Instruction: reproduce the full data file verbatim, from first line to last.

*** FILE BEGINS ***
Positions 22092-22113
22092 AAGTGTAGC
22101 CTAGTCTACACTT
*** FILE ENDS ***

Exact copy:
Positions 22092-22113
22092 AAGTGTAGC
22101 CTAGTCTACACTT